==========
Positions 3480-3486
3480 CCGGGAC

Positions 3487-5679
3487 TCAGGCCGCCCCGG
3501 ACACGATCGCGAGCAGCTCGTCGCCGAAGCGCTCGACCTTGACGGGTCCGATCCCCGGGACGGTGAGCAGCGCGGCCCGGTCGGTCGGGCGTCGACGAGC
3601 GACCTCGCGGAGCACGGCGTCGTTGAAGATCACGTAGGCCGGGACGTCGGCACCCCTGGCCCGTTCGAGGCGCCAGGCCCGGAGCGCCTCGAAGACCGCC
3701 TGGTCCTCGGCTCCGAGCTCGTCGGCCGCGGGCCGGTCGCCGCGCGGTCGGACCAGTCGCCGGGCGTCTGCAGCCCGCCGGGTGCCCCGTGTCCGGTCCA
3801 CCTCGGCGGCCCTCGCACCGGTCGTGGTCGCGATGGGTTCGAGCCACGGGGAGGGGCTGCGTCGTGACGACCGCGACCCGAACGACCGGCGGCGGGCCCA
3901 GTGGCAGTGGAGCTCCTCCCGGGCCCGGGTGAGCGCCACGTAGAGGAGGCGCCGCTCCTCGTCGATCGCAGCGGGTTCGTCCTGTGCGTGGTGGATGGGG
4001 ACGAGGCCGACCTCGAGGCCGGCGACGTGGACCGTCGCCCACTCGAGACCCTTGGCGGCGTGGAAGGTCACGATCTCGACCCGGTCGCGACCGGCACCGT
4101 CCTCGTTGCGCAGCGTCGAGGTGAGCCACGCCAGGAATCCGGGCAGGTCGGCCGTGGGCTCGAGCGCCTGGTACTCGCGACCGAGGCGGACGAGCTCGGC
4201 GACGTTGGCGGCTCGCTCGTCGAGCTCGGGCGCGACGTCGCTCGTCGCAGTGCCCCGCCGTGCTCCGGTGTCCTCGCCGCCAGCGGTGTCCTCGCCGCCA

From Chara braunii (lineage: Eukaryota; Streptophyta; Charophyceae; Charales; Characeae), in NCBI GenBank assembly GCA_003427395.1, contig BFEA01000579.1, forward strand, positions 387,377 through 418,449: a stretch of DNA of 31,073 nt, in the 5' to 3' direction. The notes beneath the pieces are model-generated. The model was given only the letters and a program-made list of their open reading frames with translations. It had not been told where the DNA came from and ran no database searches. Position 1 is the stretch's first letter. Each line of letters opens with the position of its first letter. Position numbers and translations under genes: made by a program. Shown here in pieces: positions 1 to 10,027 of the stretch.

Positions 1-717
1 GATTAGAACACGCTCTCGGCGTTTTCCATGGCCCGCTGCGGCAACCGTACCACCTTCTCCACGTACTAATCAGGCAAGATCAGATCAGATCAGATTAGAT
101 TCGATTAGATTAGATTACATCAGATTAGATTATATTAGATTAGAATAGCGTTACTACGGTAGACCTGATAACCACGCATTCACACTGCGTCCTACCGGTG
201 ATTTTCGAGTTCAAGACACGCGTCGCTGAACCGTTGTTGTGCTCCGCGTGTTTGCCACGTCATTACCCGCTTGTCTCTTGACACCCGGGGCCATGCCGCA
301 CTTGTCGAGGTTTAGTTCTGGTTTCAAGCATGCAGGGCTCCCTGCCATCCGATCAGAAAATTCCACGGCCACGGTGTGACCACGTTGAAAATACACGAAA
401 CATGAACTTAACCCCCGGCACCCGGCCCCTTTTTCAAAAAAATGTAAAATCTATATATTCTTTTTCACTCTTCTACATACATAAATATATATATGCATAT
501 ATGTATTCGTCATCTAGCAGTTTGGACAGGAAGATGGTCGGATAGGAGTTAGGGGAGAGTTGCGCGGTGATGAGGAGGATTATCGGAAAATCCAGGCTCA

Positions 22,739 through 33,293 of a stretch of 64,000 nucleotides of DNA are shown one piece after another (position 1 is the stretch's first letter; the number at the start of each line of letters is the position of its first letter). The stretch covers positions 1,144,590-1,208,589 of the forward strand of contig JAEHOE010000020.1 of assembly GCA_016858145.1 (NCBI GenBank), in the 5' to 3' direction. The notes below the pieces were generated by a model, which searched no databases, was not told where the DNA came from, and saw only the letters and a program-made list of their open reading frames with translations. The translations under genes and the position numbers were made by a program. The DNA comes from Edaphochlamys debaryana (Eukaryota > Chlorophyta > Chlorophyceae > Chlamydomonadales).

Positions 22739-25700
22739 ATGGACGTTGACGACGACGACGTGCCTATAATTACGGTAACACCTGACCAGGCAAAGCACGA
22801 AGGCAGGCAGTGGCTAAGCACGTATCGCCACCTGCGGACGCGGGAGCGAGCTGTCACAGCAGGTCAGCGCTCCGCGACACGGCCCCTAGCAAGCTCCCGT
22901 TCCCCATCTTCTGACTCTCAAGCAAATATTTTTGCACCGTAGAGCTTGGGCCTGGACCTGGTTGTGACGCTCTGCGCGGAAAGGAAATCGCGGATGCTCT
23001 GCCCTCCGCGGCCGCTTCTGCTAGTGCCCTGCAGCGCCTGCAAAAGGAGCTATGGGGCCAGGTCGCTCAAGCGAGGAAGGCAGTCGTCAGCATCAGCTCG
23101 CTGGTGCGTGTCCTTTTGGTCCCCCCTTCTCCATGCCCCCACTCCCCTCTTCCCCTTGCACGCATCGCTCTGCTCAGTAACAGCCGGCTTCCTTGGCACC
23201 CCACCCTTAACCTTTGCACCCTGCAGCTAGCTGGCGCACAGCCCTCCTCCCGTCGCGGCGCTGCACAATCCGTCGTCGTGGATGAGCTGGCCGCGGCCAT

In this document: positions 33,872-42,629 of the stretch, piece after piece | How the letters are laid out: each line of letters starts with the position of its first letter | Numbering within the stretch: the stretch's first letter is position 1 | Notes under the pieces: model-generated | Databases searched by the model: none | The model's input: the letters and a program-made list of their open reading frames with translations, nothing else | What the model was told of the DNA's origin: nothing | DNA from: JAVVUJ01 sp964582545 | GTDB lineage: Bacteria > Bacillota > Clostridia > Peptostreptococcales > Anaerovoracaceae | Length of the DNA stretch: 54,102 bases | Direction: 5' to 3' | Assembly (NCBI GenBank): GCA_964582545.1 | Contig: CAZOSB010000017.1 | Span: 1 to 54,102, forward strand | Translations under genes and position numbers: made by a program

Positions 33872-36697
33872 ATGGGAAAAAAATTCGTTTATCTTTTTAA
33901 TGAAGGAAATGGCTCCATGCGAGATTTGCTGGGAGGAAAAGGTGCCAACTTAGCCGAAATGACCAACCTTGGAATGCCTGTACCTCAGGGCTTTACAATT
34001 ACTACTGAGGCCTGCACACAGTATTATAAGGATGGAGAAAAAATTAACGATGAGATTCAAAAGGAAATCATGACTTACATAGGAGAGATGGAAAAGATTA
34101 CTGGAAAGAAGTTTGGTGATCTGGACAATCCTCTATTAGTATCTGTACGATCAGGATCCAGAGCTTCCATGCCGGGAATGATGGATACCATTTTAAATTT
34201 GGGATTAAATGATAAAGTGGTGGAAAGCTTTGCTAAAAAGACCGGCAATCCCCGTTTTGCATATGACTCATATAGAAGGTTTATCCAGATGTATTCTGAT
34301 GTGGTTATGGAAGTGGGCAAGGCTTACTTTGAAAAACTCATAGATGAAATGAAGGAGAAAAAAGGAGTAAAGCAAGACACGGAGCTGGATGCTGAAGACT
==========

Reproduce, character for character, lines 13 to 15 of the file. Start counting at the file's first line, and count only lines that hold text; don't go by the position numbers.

From Chara braunii (lineage: Eukaryota; Streptophyta; Charophyceae; Charales; Characeae), in NCBI GenBank assembly GCA_003427395.1, contig BFEA01000579.1, forward strand, positions 387,377 through 418,449: a stretch of DNA of 31,073 nt, in the 5' to 3' direction. The notes beneath the pieces are model-generated. The model was given only the letters and a program-made list of their open reading frames with translations. It had not been told where the DNA came from and ran no database searches. Position 1 is the stretch's first letter. Each line of letters opens with the position of its first letter. Position numbers and translations under genes: made by a program. Shown here in pieces: positions 1 to 10,027 of the stretch.

Positions 1-717
1 GATTAGAACACGCTCTCGGCGTTTTCCATGGCCCGCTGCGGCAACCGTACCACCTTCTCCACGTACTAATCAGGCAAGATCAGATCAGATCAGATTAGAT